*Doug Clarey, Sandy Wihtol, Scot Erickson, and Evan Marshall.

**Clarey only has 1970s minor league issues. Marshall meanwhile has only a Bowman card and a Total card to his name.

It came back 35 days later. Wihtol is now a high school coach for a rival school but I got a nice “Go Mustangs” note on my letter. The high school project doesn’t have enough players to be a real project like my Stanford one but it’s a fun little mini collection to have going.

And that’s it for May. I’ve been slowly working on customs and am close to placing an order. But for now next month looks to be more of the same as I work through my duplicates.

April Returns

April continues my returns of junk wax and players from my youth. Lots of players who my parents would sarcastically refer to as household names but every single one of them jogs one of those “oh yeah that guy” memories from my childhood. I kind of miss being able to remember every card I owned while I’m also quite glad that I’ve trained my mind to no longer have to hold on to that information.

The month started off with a 15-day return from catcher Chris Hoiles. He had a 10-year career with Baltimore, including an especially excellent 1993 season, catching a no hitter in 1991, and and hitting two grand slams in one game in 1998.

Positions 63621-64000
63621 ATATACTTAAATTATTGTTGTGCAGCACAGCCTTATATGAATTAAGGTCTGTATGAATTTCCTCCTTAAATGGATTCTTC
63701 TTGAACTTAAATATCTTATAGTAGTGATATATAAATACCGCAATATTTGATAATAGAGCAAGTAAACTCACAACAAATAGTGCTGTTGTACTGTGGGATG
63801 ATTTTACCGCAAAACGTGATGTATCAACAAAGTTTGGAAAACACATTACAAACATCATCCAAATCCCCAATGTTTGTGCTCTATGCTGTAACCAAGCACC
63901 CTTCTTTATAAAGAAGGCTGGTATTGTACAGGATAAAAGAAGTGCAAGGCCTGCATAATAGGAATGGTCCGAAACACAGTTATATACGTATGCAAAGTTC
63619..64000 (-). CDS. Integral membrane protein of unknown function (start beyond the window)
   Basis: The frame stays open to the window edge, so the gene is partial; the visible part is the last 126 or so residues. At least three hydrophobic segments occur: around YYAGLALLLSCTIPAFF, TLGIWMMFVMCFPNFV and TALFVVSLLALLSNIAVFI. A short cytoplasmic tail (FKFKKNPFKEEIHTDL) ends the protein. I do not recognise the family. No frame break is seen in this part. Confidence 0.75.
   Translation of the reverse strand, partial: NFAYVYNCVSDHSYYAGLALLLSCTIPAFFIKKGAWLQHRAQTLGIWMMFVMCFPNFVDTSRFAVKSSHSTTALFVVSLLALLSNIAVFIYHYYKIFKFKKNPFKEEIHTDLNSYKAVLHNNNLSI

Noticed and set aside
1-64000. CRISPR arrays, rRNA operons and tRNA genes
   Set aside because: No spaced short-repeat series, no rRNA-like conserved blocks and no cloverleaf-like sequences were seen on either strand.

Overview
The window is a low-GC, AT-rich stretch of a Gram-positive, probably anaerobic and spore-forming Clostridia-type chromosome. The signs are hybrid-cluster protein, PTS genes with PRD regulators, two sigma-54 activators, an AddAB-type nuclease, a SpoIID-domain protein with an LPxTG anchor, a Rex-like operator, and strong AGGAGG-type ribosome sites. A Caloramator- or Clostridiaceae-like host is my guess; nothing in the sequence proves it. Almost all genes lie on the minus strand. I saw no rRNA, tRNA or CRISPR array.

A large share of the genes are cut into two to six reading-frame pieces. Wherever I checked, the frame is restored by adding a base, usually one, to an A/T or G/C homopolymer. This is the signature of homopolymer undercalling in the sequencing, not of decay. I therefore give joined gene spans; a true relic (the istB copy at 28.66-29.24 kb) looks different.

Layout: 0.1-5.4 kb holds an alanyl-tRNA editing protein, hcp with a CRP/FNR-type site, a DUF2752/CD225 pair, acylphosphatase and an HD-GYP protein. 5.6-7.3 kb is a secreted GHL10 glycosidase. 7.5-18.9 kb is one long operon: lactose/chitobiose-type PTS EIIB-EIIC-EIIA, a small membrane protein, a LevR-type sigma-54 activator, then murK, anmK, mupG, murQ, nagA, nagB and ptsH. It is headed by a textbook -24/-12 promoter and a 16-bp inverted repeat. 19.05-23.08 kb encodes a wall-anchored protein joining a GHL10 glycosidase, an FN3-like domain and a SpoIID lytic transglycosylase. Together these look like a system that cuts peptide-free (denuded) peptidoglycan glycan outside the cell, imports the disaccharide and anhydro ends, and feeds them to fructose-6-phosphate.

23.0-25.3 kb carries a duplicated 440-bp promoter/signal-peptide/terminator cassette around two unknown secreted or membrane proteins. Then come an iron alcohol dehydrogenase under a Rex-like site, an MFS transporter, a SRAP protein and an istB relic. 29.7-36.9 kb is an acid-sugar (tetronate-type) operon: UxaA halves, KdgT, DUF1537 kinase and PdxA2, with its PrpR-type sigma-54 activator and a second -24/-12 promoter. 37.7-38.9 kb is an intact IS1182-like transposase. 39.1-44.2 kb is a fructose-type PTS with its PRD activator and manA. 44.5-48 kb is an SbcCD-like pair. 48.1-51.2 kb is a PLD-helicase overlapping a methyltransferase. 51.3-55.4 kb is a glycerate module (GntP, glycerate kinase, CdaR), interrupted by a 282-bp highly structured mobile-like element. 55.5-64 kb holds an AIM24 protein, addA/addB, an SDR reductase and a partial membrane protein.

Bruce Benedict is another one-decade catcher who spent his entire career with the Braves. He stuck around as a good fielder who backed up maultipe catchers who the Braves hoped could provide good offense. He returned these cards in only 9 days.

A 31-day return from Dick Schofield prompted me to add a families tag to my database because his father played for the Giants in the 1960s. Schofield had a nice 14-year career, most of it with the Angels, in the majors.

Stewart Cliburn added another 1986 card to the collection in 12 days. In addition to being a set that I’m using a lot for TTMs, this specific card has his very good 1985 stat line on the back. Cliburn only played parts of a couple seasons but his 1985 line of 44 games and a 2.09 ERA is impressive.

A 22-day return from Scott Medvin added a pair of 1989 cards. Medvin is another guy who only played a few seasons in the majors. but he managed to time it with my peak fandom. Both of these 1989 cards are from sets that I like to get signed but which I usually don’t select due to other cards looking better.